Bhairava Ashtami

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Bhairava Ashtami
Bhairava Brahma.jpg
Brahma worships Bhairava with his dog
Also called Bhairava Jayanti
Observed by Hindus
Type Hindu
Observances Prayers and religious rituals, including puja to the god Bhairava
Date Dark Half of the lunar calendar month of Kartik/Margashirsha
2013 date 25 November
2014 date 14 November
Frequency annual

Bhairava Ashtami, also known as Bhairavashtami, Bhairava Jayanti, Kala-Bhairava Ashtami and Kala-Bhairava Jayanti is a Hindu holy day commemorating the birthday of Bhairava (lit. "terrible"), a fearsome and wrathful manifestation of the god Shiva.[1] It falls on the eighth lunar day (ashtami) in the fortnight of the waning moon (Krishna paksha) in the Hindu month of Kartik (per the South Indian Amavasyant calendar, every month ends with a new moon) or Margashirsha (per the North Indian Purnimant calendar, every month ends with a full moon). By both schemes, Bhairava Ashtami falls on the same day in November–December.[2] The name Kalashtami is sometimes used to refer to this day, but might also refer to any ashtami in Krishna paksha, all of which are sacred days of Bhairava, who is also called also Dandapani (as holds a rod or Danda to punish sinners) and he rides a dog he is also known as Swaswa meaning "whose horse is a dog".[3]

Legend[edit]

Bhairava is an manifestation of Shiva's wrath. According to the legend narrated on the occasion, the Trimurti gods, Brahma, Vishnu and Shiva were talking in a serious mood as to who was superior of them all. In the heated debate, Shiva felt slighted by remarks made by Brahma and instructed his ganor Bhairava to cut of one of Brahma’s five heads. Bhairava followed Shiva’s orders and one head of Brahma was cut off and thus he became four headed. Instilled with fear, all others prayed to Shiva and Bhairava.[3]

Another slightly modified version is that when Brahma insulted Shiva, Bhairava (Kala-Bhairava) appeared from the angry Shiva's forehead and severed Brahma's head, leaving him with only four heads. The head of Brahma stuck to Bhairava's left palm due to the sin of killing Brahma, the most learned BrahminBrahmahatya or Brahminicide. To expiate the sin of brahmahatya, Bhairava had to perform the vow of a Kapali: wandering the world as a naked beggar with the skull of the slain as his begging bowl. Bhairava's sin is finally expiated when he reaches the holy city of Varanasi, where a temple dedicated to him still exists.[1]

Practices[edit]

An all-night vigil is observed on Bhairava Ashtami with prayers, worship and tales of Bhairava, Shiva and Parvati being told. In the midnight, an arati of Bhairava should be performed with conches, bells and drums. After taking a bath in the morning, devotees, especially Shiva-worshipping Shaivas offer libations and oblations to their dead ancestors. Then, Bhairava, Shiva, Shiva's consort Parvati and Bhairava's vahana (animal vehicle), the dog, is worshipped with flowers and sweets. Dogs are also offered milk, sweets, curds and other food as offerings.[1][4][3][5]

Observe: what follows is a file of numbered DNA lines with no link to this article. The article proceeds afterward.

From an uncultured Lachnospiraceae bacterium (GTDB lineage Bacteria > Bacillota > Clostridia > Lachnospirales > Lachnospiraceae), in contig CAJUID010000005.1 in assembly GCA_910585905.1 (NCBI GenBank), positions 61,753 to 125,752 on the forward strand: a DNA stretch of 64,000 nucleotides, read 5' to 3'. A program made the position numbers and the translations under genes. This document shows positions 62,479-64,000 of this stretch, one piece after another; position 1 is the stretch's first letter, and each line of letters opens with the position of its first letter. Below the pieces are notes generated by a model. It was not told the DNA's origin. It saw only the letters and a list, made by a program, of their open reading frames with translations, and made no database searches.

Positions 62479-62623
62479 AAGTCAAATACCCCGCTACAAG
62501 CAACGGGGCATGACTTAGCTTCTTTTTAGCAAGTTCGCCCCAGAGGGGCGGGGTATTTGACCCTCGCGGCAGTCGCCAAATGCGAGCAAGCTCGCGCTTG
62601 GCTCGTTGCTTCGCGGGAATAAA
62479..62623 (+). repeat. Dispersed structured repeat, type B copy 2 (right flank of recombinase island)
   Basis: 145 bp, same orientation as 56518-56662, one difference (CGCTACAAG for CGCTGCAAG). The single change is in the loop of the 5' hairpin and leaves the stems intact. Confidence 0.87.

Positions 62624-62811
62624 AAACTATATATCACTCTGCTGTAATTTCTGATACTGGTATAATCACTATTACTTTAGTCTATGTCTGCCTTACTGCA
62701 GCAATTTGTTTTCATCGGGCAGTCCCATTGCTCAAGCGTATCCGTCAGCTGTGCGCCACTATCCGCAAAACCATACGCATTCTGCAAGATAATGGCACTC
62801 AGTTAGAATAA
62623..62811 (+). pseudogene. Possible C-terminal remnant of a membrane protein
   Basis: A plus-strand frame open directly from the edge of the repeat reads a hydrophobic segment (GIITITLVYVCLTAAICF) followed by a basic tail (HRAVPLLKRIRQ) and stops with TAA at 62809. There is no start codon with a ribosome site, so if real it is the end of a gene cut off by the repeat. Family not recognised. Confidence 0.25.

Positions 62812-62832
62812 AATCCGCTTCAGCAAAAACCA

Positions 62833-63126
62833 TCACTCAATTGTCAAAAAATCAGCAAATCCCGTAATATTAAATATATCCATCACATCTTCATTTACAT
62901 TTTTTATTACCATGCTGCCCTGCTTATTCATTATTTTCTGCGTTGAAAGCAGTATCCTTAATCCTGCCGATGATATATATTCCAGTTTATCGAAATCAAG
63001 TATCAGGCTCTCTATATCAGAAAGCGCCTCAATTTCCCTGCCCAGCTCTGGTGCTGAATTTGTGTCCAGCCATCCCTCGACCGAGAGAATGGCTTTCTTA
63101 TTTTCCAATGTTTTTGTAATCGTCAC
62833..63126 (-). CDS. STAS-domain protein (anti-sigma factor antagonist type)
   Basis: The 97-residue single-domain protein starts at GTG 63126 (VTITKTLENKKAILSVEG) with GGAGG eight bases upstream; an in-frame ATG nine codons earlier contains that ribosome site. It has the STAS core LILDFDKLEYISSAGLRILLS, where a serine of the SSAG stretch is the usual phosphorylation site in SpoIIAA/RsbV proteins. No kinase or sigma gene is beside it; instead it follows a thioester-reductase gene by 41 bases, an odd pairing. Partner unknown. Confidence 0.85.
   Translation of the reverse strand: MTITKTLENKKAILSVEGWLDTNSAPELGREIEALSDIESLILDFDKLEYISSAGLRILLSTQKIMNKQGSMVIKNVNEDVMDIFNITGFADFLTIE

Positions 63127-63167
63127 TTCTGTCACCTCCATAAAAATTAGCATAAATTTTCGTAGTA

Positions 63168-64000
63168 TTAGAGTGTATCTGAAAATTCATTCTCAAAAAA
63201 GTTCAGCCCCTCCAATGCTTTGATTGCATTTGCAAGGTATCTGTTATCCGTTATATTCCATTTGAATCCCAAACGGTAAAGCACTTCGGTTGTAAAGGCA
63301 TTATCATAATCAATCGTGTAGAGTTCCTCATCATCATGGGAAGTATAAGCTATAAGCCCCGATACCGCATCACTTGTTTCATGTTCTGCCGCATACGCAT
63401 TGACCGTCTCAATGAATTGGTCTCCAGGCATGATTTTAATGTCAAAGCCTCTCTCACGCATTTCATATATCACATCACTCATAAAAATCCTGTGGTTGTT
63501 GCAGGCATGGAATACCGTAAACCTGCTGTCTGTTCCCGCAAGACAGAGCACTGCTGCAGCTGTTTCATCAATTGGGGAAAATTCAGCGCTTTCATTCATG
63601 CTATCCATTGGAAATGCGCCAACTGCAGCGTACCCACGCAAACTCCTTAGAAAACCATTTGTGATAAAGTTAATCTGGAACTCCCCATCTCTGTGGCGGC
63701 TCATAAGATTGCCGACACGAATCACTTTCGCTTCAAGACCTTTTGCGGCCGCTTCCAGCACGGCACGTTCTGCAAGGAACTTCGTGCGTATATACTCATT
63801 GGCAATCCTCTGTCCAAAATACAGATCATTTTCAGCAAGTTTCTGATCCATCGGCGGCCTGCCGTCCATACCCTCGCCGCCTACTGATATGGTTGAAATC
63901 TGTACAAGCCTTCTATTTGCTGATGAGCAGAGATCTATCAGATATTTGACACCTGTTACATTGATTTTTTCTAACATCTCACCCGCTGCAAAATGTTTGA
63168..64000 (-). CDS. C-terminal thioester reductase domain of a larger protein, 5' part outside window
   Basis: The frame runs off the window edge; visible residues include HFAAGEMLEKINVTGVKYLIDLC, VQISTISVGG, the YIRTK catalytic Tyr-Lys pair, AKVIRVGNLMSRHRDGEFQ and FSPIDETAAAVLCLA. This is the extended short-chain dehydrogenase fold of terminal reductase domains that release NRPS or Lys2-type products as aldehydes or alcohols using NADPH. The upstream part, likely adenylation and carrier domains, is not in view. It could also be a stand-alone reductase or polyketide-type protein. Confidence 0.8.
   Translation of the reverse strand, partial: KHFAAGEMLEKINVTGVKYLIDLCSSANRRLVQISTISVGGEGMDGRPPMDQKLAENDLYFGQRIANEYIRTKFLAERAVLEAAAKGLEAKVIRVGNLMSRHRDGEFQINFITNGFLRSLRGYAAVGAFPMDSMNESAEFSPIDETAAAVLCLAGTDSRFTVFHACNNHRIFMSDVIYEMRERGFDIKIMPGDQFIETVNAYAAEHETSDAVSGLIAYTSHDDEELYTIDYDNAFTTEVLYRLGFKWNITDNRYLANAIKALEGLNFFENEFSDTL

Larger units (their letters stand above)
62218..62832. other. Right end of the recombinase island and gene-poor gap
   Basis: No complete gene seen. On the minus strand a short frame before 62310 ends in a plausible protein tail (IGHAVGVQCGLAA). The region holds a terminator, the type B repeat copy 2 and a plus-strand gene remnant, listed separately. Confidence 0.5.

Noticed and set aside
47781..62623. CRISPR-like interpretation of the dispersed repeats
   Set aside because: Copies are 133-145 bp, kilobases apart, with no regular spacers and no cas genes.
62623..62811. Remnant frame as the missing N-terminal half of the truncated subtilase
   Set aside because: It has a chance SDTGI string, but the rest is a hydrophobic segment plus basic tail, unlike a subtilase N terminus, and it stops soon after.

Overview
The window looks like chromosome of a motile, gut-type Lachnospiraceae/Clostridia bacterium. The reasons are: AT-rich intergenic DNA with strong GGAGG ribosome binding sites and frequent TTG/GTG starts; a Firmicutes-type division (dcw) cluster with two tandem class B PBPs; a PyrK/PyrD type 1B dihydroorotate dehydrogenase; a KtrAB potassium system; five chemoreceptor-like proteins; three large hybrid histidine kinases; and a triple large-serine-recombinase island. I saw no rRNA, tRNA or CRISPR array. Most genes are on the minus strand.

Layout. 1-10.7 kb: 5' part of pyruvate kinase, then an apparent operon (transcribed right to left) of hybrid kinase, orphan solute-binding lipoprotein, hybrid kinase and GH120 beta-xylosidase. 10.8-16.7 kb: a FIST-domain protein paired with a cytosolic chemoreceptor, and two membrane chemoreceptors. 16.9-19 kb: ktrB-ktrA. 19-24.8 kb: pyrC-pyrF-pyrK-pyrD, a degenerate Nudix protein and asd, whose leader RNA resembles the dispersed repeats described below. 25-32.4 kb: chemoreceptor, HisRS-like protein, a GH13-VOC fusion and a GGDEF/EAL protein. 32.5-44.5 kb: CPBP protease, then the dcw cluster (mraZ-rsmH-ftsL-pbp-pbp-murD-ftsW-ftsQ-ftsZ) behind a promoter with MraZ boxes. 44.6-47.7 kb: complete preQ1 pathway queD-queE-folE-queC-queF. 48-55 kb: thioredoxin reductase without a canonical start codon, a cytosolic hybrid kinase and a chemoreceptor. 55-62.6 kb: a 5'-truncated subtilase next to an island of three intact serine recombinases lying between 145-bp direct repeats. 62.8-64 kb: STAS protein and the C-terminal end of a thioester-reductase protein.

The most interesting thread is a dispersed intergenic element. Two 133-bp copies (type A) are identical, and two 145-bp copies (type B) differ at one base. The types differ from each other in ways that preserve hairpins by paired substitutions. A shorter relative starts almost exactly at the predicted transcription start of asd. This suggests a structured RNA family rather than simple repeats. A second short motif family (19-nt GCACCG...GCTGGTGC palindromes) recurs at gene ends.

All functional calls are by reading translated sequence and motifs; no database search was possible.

The day is considered holier if Bhairava Ashtami falls on a Sunday or a Tuesday, sacred weekdays dedicated to Bhairava.[5] Bhairava is specifically worshipped for success, wealth, health and obstacle removal.[4] A devotee is said to be freed of sin and the fear of death by observing Bhairava Ashtami.[5]

Bhairava Ashtami is observed in Bhairav Prasad Temple in Vaishno Devi hills in Kashmir. On this day, an image of Kala-Bhairava is made in gold or silver and immersed in a brass metal pot filled with water and worshipped with all scriptural prayers, as is done to Shiva. Then, the priests who do the puja are offered gifts.[6]

In Varanasi, an eight-day pilgrimage of the eight temples dedicated to Ashta Bhairava, eight subsidiary aspects of Bhairava, is undertaken on the first eight days of the fortnight, culminating with Bhairava Ashtami. On Bhairava Ashtami, Kala Bhairava, the city's guardian deity, is worshipped in his temple. For the rest of a year, a cloth covers the central icon, except his face, however on this day, the cloth is removed to reveal the whole image. The image is adorned with a garland of silver skulls on this day. Several devotees flood the temple to capture the unique opportunity to view the whole image.[7][8]

References[edit]

  1. ^ a b c Lochtefeld, James G. (2002). The Illustrated Encyclopedia of Hinduism: A-M. ABC-CLIO. p. 96. ISBN 9781598842050. 
  2. ^ Masik Kalashtami 2012
  3. ^ a b c Sehgal, Sunil (1999). Encyclopaedia of Hinduism: C-G, Volume 2. Sarup & Sons. pp. 491–2. ISBN 9788176250641. 
  4. ^ a b Bhairava Ashtami. (2010). In Holidays, Festivals, and Celebrations of the World Dictionary. Omnigraphics, Inc.
  5. ^ a b c Dwivedi, Dr. Bhojraj (2006). Religious Basis Of Hindu Beliefs. Diamond Pocket Books (P) Ltd. p. 132. ISBN 9788128812392. 
  6. ^ Bhargava, Gopal K; Bhatt, S. C.. (2002). Land and People of Indian States and Union Territories. Gyan Publishing House. p. 451. ISBN 9788178353814. Retrieved 29 November 2012. 
  7. ^ Eck, Diana L. (1982). Banaras: City of Light. Motilal Banarsidass Publ. p. 274. ISBN 9788120808799. 
  8. ^ Subodh Kapoor (2002). The Indian Encyclopaedia: Biographical, Historical, Religious, Administrative, Ethnological, Commercial and Scientific. Kamli-Kyouk Phyu. Cosmo. p. 3903. ISBN 978-81-7755-270-6. Retrieved 29 November 2012.